Jon Camp is Vice President, Grassroots of The Humane League (THL). He spoke with ACE Research Associate Kieran Greig on July 31, 2017. This is a summary of their conversation.
Location of Leafleting
Camp believes that, because of the combination of Vegan Outreach’s and The Humane League’s (THL’s) work, approximately 70% of leafleting is done at colleges, 25% at concerts, and 5% at Pride and political rallies. THL has recently been increasingly focused on the Warped Tour and only targeting the bigger colleges, since Vegan Outreach already targets colleges.
Overall, THL’s targeted demographic is predominantly young. Camp sees college students as ideal leafleting recipients for a number of reasons. For instance, they are less likely to be on their way somewhere, they sometimes are on lunch breaks, and they are more likely to be sober than those at concerts or Pride. Furthermore, the time of the day that college students can be reached means, Camp believes, that they are more actively engaging in ideas.
Camp reports that THL and Vegan Outreach both target specific concerts—mostly at Warped Tour. Part of the rationale for targeting these concerts is that attendees are alternative music listeners; he sees this as making them more likely to question the status quo than attendees at concerts for other genres of music. He sees concerts as worth targeting predominantly for the quantity of potential leaflet recipients. He notes the audience at Pride might have lower average engagement with each leaflet handed out due to the celebratory atmosphere, however the individuals there seem more likely than average to be socially progressive and to question the status quo.
Camp believes that Pride festivals and targeted concerts provide equally good audiences for leafleting. He estimated that, while colleges had been targeted by Vegan Outreach for 14 years (and by Jack Norris personally since the mid-nineties), concerts and Pride have been targeted for around ten years.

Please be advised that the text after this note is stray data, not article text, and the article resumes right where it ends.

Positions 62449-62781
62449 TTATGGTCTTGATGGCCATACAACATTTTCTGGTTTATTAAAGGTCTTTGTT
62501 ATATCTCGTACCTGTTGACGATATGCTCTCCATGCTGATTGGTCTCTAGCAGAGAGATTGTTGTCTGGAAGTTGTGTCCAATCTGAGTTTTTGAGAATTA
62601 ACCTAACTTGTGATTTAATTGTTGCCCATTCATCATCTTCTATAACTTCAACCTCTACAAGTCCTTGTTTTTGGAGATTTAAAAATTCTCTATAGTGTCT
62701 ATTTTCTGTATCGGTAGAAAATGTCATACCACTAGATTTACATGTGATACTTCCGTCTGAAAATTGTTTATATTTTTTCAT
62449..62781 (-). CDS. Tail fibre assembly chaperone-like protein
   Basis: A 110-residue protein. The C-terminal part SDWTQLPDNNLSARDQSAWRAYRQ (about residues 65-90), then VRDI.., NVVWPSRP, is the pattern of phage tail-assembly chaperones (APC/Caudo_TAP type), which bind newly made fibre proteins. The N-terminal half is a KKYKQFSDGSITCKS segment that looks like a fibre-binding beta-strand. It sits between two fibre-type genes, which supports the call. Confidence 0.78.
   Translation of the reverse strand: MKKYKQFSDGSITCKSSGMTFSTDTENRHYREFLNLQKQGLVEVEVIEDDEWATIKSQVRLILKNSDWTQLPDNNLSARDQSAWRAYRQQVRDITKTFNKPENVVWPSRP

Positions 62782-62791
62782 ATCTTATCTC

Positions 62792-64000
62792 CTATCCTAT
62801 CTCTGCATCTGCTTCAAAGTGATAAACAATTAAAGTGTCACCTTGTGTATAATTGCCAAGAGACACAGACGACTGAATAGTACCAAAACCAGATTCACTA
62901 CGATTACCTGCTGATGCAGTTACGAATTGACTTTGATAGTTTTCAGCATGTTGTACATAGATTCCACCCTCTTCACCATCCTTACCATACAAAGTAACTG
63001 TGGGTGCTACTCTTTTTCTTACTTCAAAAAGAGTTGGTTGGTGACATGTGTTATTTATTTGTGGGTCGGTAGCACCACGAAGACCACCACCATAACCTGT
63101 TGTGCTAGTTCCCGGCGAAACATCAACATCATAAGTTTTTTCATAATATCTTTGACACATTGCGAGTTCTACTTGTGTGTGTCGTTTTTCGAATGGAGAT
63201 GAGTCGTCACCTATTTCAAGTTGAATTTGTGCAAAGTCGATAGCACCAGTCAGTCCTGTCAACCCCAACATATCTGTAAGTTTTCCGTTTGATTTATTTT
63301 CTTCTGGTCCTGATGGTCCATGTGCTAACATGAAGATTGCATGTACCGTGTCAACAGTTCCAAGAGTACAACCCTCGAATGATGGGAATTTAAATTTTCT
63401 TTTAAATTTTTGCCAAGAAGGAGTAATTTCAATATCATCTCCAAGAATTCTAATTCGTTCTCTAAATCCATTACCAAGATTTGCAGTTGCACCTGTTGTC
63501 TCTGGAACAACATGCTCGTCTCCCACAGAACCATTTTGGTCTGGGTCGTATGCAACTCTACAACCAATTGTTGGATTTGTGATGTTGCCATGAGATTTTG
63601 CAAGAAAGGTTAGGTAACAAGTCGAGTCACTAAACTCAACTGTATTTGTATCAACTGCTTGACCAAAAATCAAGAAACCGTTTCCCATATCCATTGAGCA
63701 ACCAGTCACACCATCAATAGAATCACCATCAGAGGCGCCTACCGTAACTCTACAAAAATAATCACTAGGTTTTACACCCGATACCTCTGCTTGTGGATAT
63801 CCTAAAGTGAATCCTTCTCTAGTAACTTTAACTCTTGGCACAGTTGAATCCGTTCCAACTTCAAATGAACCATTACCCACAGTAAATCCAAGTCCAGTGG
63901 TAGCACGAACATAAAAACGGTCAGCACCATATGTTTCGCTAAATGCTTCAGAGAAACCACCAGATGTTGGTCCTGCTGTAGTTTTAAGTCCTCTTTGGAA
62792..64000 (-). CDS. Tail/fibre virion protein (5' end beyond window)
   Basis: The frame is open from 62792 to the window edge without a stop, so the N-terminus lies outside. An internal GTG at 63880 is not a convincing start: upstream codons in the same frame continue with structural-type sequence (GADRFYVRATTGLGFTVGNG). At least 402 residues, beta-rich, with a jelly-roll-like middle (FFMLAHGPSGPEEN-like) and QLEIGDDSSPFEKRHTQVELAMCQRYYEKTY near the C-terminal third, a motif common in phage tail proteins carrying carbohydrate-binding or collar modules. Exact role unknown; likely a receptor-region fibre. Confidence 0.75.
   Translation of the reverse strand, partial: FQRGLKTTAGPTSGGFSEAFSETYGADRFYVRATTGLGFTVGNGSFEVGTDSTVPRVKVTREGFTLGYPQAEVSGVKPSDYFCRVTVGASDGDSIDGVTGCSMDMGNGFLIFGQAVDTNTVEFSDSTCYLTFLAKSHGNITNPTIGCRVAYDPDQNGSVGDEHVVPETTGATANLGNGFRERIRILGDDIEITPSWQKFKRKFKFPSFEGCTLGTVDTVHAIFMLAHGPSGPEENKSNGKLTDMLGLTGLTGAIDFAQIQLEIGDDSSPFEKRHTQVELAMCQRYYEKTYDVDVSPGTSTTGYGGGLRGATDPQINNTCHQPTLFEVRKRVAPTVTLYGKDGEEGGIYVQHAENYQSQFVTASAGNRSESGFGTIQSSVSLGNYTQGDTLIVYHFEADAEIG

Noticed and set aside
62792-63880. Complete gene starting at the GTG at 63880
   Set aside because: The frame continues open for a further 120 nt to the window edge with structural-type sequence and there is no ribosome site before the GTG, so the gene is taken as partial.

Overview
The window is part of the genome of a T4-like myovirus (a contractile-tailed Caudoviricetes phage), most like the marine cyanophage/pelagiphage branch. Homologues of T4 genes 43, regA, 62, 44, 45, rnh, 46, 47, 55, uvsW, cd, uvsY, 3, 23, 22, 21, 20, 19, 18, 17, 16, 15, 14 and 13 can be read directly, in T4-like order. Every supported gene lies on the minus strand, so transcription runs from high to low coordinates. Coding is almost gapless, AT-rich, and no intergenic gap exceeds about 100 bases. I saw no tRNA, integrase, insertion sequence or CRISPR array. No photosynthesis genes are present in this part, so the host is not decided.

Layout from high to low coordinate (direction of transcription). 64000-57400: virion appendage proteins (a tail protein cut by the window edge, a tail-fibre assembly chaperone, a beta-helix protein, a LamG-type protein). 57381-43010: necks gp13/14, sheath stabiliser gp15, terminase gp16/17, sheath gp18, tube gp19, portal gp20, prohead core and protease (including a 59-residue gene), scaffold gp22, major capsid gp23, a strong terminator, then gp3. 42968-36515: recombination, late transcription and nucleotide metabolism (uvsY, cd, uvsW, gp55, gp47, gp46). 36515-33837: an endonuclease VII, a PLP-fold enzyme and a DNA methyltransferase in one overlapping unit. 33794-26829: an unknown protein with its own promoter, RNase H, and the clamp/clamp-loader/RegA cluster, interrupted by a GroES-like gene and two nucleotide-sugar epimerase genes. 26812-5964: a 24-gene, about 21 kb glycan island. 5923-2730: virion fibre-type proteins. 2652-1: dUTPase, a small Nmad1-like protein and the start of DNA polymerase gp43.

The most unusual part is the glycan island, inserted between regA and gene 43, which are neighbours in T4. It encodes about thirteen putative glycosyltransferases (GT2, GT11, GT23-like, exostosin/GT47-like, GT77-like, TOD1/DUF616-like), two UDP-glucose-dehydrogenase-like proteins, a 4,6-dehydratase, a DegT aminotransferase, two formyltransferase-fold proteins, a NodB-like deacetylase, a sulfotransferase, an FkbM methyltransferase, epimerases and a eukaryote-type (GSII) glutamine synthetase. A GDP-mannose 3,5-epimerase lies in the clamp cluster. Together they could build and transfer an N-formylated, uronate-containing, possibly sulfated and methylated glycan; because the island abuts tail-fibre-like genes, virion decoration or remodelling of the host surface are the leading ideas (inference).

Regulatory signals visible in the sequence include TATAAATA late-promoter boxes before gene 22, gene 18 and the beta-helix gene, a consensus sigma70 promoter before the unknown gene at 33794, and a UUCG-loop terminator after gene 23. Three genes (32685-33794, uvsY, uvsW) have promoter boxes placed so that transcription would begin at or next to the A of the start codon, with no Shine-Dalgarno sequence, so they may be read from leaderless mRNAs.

Vegan Outreach returns to Ivy League schools and state schools every semester. If they are near a college, they try to target it twice a semester: once on a Monday, Wednesday, or Friday and once on a Tuesday or Thursday, since these days may have different students attending class.
Camp sees the start of the semester as the ideal time to leaflet colleges, especially the first day or week of the new year, since students “haven’t found their defence mechanism for saying no yet.” In contrast, the worst time is finals week. Camp thinks the warm months are better than the cold months; in cold weather, students were less likely to reach out their hands to accept leaflets. Nevertheless, Camp notes that Vegan Outreach leaflets all year round. He sees concert and Pride leafleting as being more seasonal and focused on summer, whereas college leafleting is fairly good all year round minus the summer session and winter breaks, as there are far fewer students on campus then.
Camp believes, based on his experience with Vegan Outreach, that the best times for leafleting at colleges is from about 7:45 AM (shortly before 8:00 AM class changes) to about 2:00 or 3:00 PM. His experience with THL has suggested that leafleting has diminishing returns after three hours, since the first three hours reach a larger number of new individuals.
Regardless of location, THL uses the same approach to leafleting: being “assertive but friendly,” which Camp sees as the ideal technique. It involves coming across as confident rather than apologetic in manner. He has found that short statements like “help animals” work better than questions or statements which imply doubt like “info to help animals.” The ideal approach also involves leaning in to the recipient, placing the leaflet directly in their hands, and minimizing the gap between the leafleter and the recipient.
Camp also sees smiling as beneficial, so that other potential recipients see that they will receive gratitude for accepting a leaflet. Even if a leaflet is rejected, Camp thinks it’s helpful to present the interaction as positive to onlookers, for example by saying “have a good day,” rather than allowing an air of rejection. Similarly, if leaflet recipients spend a few minutes chatting with the leafleters, genuinely listening to them, conceding good points that they make, and being open-minded, this helps maintain a positive atmosphere.